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Past Shows

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Amazing Feet

What looks like feet on a bird are actually its toes. That backward-looking knee is more like an ankle. A bird’s feet are suited to its unique way of living. Eagles capture live prey with long talons, while water birds use webbed feet to guide and propel themselves. And ostriches have two massive... read more »

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The Birds and Plants of Hawaii

Three-quarters of Hawaii's native flowering plants probably came from seeds that hitched rides with birds. Sticky or barbed seeds adhere to the feathers. Other seeds travel in mud caked on a bird's feet. And still others cross the ocean in the stomachs of birds. The most likely seed-carriers were... read more »

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The Eyes of an Owl

Peer into an owl's face – there is something almost human about its large, forward-facing eyes. The Great Gray Owl, which stands two feet tall and weighs 2 and 1/2 pounds, has eyes larger than those of most humans! Enormous eyes enable owls to see in near darkness. An owl's retinal anatomy is... read more »

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Leave the Leaves

To help backyard birds through the winter, do less. Leave the leaves or rake them under plantings. The tasty insects and spiders underneath will be food for the towhee and this Song Sparrow. Don’t deadhead. Pine Siskins and goldfinches love to snack on dead flowerheads. Make an insect hotel out... read more »

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Topics & Themes:  gardening

Project FeederWatch

Project FeederWatch, sponsored by the Cornell Lab of Ornithology and National Audubon, is a window on the birds of winter. Through Project FeederWatch, scientists are able to track the movements of birds - including this Pine Siskin - and understand trends in population and distribution... read more »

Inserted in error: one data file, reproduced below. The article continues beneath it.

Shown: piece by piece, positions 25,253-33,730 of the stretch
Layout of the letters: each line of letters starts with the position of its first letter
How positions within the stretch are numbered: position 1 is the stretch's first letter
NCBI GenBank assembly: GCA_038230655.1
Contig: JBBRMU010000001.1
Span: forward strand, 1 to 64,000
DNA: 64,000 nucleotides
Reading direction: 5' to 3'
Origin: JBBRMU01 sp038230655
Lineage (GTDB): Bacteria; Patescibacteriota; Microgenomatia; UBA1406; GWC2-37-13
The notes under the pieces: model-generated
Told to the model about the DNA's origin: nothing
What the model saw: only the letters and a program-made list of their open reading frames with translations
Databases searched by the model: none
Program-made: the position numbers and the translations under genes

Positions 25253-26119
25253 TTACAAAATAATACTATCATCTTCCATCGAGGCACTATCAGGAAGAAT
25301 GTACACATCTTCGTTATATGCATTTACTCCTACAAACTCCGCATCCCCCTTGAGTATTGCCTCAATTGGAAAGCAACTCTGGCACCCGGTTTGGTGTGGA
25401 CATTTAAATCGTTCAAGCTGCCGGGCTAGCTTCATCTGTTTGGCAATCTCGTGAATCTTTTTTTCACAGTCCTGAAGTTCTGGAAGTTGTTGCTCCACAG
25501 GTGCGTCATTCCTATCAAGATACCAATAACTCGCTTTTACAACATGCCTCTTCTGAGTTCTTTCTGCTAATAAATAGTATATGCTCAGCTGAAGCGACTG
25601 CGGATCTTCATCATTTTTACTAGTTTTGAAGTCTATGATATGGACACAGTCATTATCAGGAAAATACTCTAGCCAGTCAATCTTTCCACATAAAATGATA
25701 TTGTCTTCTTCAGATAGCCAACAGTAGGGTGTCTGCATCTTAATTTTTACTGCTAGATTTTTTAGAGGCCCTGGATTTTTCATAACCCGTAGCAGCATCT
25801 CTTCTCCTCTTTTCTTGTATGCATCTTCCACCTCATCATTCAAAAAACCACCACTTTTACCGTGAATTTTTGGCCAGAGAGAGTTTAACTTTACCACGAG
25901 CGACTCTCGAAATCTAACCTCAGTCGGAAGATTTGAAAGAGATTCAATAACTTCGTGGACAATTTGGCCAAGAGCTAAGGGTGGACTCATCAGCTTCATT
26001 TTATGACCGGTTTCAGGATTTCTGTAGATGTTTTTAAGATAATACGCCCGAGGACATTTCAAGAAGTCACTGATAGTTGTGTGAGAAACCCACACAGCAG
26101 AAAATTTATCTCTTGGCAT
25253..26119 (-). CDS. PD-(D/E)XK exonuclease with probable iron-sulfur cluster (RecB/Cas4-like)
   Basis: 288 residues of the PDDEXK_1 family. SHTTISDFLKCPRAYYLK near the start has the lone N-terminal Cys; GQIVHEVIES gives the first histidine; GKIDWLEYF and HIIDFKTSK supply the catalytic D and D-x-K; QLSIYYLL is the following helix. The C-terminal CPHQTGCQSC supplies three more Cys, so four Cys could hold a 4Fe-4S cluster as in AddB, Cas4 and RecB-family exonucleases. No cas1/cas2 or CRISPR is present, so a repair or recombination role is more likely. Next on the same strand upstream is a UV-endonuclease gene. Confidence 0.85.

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Topics & Themes:  birdfeeding, citizen science

American Wigeon

The American Wigeon is a grazer. Its bill is narrow, with a pointed tip like that of a goose. When feeding on water plants, a wigeon grabs a leaf and rips it off with its strong bill, rather than using the straining apparatus typical of dabbling ducks. Take a field trip with your local Audubon... read more »

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The Eagle Eye

Ever heard the term “eagle eye”? An eagle’s vision is incredibly sharp, and its eyes can weigh more than its brain. The secret to the bird’s exceptional vision is the density of visual cells – the rods and cones – of its retina.Support for BirdNote comes from the Port Aransas Tourism Bureau. Home... read more »

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Topics & Themes:  flight, language, science

Get Involved

Go outside this weekend. Feel the wind in your hair. Listen to a bird. Discover a new park. Then get involved! Volunteer to lead your own bird walk. Help build a trail. Or maybe you’re more comfortable around a laptop than a chainsaw – lots of local parks and environmental nonprofits have... read more »

Goldeneyes and Whistling Wings

On a still winter afternoon, you may hear Common Goldeneyes flying low across the water. Whistlers, their wings sibilant, make the sound - as Ernest Hemingway wrote - of ripping silk. Common Goldeneyes nest in cavities, in northern boreal forests.Subscribe to the BirdNote podcast, featuring... read more »

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Topics & Themes:  science, sound

Downy and Hairy Woodpeckers

These Downy and Hairy Woodpeckers appear nearly identical, but the Hairy Woodpecker is larger than the Downy, with a distinctly longer bill. And it doesn't have the black spots on its outer tail feathers like the Downy. But even if you can’t observe these spunky birds, you can identify them by... read more »

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Topics & Themes:  birdwatching, birdwatching by ear, sound

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